Top 10 Postal Stories of 2010

It’s that time of year again. Those of us helping on the Office of Inspector General blog have come up with a list of the top 10 postal stories for 2010. Tell us about any stories we missed and add whatever comments you think appropriate. In particular, we would like to get your input on the top story, so take a minute and vote in the poll below.

10. OSHA Fines the Postal Service – At plants across the country, the Postal Service receives sizeable fines for electrical hazards.


So, how was your holiday? . . . with the USPS

It’s a couple days after Christmas and all through the house, still no creatures are stirring. Well, some of us are. After all, it’s back to work for most of us. Postal employees were especially busy this time of year. In the holiday season, the Postal Service delivered nearly 16 billion cards, letters and packages across the country and sent mail around the world.


Scanning the Horizon–Use of Intelligent Mail Barcodes to Measure Service Performance

The Postal Accountability and Enhancement Act (PAEA) requires the Postal Service to measure service performance and report to the Postal Regulatory Commission (PRC). The PAEA directs that external measurement systems be used for evaluating the Postal Service’s mail delivery performance unless alternate systems have been approved by the PRC. The PRC reviews this data to ensure that delivery performance does not deteriorate under the current rate setting process and to assess customer satisfaction.


Revenue Protection


The Postal Service does not receive tax dollars to sustain its operations, but relies on accurate postage payments for support. While the vast majority of the Postal Service’s customers pay the full cost of mailing, revenue loss, otherwise known as revenue leakage, can occur when individual or business customers don’t pay the appropriate postage for their mailings.
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Business Mail Acceptance Entry Points

Mailings that meet minimum volume and preparation requirements to qualify for reduced postage rates are called business mail. Properly accepting business mailings is critical for the Postal Service since it accounted for $25 billion in revenue in 2010. Several types of Postal Service facilities accept business mail. Business Mail Entry Units have acceptance clerks with specialized training and systems for accepting business mail. Local Post Offices can also accept business mail.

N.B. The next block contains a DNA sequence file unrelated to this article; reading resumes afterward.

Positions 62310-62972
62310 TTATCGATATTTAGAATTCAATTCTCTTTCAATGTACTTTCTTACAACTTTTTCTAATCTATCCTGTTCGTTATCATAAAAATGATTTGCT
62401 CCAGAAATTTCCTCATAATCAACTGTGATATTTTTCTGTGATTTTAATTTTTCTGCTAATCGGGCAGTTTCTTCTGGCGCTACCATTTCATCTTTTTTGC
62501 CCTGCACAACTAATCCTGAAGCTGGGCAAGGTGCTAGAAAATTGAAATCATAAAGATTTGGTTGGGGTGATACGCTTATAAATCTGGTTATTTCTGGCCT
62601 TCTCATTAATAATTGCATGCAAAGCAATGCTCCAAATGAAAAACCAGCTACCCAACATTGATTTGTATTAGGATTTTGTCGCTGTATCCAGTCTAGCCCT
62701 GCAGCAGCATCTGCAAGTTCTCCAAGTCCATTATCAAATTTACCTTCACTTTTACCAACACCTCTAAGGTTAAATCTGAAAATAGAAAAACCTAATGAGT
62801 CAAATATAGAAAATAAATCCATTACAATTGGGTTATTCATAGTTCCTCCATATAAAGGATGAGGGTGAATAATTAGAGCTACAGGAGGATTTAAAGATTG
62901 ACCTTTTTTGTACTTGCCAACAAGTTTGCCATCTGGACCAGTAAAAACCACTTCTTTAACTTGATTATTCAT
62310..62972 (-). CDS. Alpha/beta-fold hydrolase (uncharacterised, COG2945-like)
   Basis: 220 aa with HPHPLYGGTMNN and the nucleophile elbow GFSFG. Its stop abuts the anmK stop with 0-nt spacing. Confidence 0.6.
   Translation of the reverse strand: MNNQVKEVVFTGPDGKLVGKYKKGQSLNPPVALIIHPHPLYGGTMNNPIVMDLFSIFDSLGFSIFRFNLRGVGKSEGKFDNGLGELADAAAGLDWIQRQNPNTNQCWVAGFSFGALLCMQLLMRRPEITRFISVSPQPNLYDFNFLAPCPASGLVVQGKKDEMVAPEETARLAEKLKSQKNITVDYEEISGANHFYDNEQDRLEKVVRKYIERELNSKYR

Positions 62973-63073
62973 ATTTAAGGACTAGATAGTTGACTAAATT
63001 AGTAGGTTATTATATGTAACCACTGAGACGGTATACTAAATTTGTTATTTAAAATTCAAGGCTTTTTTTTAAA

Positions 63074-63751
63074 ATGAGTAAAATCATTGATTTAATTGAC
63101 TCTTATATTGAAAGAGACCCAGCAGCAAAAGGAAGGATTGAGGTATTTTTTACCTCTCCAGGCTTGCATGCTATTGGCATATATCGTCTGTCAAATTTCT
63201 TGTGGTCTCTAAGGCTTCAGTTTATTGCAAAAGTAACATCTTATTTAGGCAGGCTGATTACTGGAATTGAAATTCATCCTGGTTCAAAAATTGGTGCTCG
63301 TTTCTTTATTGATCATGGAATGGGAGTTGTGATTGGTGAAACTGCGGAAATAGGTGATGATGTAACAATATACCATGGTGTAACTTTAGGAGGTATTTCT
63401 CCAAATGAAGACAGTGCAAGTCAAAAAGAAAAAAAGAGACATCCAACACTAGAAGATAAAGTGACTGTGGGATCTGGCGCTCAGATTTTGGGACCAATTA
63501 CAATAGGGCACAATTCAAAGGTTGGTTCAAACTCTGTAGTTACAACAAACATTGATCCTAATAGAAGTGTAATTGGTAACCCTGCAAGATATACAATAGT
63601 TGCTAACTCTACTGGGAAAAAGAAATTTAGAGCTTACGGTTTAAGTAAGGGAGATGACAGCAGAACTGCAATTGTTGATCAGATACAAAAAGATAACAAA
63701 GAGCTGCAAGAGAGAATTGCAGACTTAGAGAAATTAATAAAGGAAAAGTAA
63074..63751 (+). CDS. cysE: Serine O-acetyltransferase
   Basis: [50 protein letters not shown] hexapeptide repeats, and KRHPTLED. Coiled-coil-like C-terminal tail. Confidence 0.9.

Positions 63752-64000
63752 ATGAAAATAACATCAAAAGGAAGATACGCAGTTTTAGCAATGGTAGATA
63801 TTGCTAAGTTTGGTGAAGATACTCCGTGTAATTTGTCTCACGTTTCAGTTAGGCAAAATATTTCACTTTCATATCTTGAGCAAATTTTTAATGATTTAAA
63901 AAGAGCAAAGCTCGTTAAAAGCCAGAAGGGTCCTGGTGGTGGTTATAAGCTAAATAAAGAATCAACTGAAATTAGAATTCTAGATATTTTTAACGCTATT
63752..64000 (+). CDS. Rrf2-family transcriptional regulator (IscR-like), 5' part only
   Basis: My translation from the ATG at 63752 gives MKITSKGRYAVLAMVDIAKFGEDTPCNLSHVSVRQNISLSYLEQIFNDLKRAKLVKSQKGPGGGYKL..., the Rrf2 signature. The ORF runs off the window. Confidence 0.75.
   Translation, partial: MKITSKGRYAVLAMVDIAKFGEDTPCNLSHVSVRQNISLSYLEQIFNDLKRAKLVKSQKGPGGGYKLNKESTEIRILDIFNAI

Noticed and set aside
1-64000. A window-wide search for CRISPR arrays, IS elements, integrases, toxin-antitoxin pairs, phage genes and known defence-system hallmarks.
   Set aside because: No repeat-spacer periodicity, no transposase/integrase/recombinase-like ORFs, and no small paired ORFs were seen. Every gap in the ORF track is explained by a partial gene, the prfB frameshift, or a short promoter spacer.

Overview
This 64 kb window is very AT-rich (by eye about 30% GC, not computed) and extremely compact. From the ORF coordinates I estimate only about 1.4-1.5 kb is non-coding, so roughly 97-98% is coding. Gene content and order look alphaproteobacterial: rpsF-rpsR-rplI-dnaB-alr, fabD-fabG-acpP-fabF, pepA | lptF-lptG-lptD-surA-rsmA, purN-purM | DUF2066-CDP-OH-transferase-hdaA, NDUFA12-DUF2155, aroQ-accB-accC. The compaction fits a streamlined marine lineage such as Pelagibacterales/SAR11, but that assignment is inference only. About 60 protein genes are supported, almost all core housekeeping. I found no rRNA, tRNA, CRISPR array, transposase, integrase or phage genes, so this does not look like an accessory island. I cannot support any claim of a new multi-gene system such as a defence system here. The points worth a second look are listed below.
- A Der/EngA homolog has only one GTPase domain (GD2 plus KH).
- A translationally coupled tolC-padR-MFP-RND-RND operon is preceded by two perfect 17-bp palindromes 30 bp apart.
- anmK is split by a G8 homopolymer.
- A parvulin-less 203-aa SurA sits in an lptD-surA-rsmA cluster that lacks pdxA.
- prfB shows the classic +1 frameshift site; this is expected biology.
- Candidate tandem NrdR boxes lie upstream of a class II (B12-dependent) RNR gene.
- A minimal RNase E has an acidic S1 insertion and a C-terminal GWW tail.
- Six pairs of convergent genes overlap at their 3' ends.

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Stamp Distribution Networks: Finding New Efficiencies

The sale of stamps and related products are a core Postal Service business. The Postal Service prints billions of commemorative and definitive stamps annually to enable customers to mail pre-paid domestic and international mail and to also encourage stamp collecting. Given the traditional importance of stamps to the Postal Service, it is vital that the process by which stamps are distributed to customers be both timely and secure.


Postal Service Customer Service Is It Working for You?

The Post Office isn’t the only place to shop for mailing services. Postal Service customers can purchase products and services at postal stores and other facilities, and on-line at They can also call 1-800-ASK-USPS, to get answers to their questions and address their needs. Some of the more popular customer services options available are:

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The OIG Wants Your Help on Audits!

Have you ever wanted to contribute to or help develop the issues within an OIG audit? Or have you read an audit report and thought ‘I wish I had the opportunity to share my perspective and additional information with the auditors’?

With the addition of the Audit Projects section to our website, now you can provide feedback while the audit is being conducted. The Audit Projects section allows you to review the overview of an audit, contribute information, and send documents during this crucial planning phase. In essence, you become an audit team member for the project!


Electronic Postage Statements – Boon or Bust?

PostalOne!® is a web-based system designed to facilitate business mail processing and allows the Postal Service to electronically collaborate with business mail customers. It is also used to streamline the mail acceptance and postage payment process. Mailers can either submit a paper postage statement (a summary of items mailed showing postage) or use one of three electronic formats.

•Postal Statement Wizard (PSW).